What are the health risks of artificial tanning?

5

Answers


  1. 0 Votes

    The main risk of artificial tanning is the risk of cancer. Long-term exposure to the ultra-violet rays in artificial tanning beds has been a contributing factor to skin cancer. 

  2. 0 Votes

    Premature aging, sun spots, and wrinkles are all consequences of UV exposure, in addition to skin cancer. Not to mention you will literally smell faintly of bacon… and who knows how well they clean those things!

  3. 0 Votes

    Though the mentioned risks by PatriciaPham and duguettenm are all legitimate, there are lessening risks to artificial tanning.  Ultraviolet-A rays are the less harmful rays emitted by the sun and current tanning bulbs.  Ultraviolet-B rays are the rays that cause burns and most cancers, and most bulbs are now designed to not emit any UV-B rays at all.  My recommendation would be to carefully control how much artificial tanning you do, and discuss that with your doctor and the employees at the tanning salon to determine how much exposure you should get with your history and health habits.

  4. 0 Votes

    gest13’s answer seems to be the most thourough but going back to what duguettenm mentioned in the last sentance of their post, these beds are often not cleaned sufficiently. It is very easy to contract a skin fungus from a tanning bed, since it is the perfect breeding ground for bacteria. Also worth mentioning is the amount of sweat one produces while inside one, even for a short period of time. Factor in how many people a day use the same bed… you get the idea. Public tanning salons are just not very sanitary. A group of Dermatoligists published their findings in the Journal of the American Academy of Dermatology after taking samples from 10 of Manhatten’s top rated tanning salons and got some disturbing results. The article, published last year, explained a study they performed in which swab samples were taken from 10 different locations. Cultures at all 10 salons grew out bacteria including some pretty serious ones: Pseudomonas aeruginosa, Staphylococcus aureus and Klebsiella pneumoniae, where a few.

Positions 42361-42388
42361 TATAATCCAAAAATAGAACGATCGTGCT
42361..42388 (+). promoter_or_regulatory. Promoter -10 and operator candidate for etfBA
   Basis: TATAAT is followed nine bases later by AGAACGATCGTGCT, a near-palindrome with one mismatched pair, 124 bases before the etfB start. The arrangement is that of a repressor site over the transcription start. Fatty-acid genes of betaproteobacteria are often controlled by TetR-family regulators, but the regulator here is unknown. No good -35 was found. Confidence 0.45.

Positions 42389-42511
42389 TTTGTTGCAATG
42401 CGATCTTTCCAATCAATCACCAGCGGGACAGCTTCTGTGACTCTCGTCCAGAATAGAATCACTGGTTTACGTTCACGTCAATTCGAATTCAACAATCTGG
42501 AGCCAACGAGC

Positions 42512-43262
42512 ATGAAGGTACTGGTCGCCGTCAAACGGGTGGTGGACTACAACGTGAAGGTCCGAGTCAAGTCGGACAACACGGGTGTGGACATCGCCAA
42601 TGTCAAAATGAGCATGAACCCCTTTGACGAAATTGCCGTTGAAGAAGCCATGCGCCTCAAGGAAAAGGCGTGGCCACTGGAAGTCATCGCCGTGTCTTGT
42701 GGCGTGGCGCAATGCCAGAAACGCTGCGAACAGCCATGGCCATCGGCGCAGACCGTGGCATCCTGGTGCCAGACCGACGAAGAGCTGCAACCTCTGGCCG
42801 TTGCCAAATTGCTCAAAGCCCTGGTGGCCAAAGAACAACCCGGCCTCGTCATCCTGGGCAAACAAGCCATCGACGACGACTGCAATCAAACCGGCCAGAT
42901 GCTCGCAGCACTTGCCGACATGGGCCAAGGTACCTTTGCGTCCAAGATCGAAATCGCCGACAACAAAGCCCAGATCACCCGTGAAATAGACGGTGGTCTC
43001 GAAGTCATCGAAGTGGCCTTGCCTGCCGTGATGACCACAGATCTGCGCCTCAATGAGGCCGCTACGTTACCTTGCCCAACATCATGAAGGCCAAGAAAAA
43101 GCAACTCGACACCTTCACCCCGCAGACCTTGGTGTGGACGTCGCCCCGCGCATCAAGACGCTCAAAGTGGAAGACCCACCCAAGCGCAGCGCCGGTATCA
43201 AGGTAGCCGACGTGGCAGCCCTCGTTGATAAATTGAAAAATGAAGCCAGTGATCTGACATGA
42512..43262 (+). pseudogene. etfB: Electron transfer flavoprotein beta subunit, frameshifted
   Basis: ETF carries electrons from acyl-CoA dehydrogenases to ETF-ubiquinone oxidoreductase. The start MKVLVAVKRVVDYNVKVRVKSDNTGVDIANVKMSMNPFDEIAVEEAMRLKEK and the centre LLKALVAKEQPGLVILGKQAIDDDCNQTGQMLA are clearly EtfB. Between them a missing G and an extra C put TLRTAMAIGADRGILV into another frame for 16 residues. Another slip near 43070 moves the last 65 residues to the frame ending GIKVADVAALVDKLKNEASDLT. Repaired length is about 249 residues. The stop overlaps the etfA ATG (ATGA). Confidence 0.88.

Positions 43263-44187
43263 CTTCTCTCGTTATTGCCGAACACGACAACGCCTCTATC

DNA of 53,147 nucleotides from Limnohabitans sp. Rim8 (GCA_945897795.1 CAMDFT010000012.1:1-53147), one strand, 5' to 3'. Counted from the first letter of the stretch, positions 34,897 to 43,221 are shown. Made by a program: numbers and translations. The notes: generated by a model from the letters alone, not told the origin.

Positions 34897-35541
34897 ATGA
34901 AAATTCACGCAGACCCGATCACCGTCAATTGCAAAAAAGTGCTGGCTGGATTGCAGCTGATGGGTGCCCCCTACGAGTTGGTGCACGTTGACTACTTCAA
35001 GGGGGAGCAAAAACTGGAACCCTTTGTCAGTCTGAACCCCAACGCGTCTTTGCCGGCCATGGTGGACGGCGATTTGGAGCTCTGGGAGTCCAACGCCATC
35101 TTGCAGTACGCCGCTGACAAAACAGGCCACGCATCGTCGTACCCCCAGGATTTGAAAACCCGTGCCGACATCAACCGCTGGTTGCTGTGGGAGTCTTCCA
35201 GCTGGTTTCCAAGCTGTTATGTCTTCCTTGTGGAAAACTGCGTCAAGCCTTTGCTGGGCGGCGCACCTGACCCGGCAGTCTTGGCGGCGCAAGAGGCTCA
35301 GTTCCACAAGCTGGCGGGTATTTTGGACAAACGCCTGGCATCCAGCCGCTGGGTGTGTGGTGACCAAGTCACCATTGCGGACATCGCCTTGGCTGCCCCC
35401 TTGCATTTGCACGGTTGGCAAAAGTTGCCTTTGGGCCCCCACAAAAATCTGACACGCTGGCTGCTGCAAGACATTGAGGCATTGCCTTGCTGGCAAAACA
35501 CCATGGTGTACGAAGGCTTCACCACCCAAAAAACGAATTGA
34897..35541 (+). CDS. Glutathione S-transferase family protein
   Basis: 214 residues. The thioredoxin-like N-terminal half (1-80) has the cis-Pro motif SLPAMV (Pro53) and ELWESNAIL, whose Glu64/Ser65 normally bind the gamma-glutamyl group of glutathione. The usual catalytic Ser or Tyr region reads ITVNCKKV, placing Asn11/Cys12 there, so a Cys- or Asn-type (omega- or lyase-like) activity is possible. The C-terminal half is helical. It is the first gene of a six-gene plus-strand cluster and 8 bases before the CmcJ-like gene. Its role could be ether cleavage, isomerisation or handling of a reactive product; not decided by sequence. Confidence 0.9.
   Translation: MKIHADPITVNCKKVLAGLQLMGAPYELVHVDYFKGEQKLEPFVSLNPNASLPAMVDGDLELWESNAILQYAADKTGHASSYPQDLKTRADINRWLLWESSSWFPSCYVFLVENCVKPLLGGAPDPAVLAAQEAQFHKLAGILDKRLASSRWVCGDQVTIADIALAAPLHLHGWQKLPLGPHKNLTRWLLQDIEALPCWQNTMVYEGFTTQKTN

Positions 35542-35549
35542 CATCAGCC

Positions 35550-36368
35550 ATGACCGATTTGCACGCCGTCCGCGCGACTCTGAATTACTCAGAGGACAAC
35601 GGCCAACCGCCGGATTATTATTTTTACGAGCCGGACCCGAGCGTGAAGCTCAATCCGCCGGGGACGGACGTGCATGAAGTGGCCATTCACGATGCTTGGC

5. 0 Votes

    gest13’s answer seems to be the most thourough but going back to what duguettenm mentioned in the last sentance of their post, these beds are often not cleaned sufficiently. It is very easy to contract a skin fungus from a tanning bed, since it is the perfect breeding ground for bacteria. Also worth mentioning is the amount of sweat one produces while inside one, even for a short period of time. Factor in how many people a day use the same bed… you get the idea. Public tanning salons are just not very sanitary. A group of Dermatoligists published their findings in the Journal of the American Academy of Dermatology after taking samples from 10 of Manhatten’s top rated tanning salons and got some disturbing results. The article, published last year, explained a study they performed in which swab samples were taken from 10 different locations. Cultures at all 10 salons grew out bacteria including some pretty serious ones: Pseudomonas aeruginosa, Staphylococcus aureus and Klebsiella pneumoniae, where a few.

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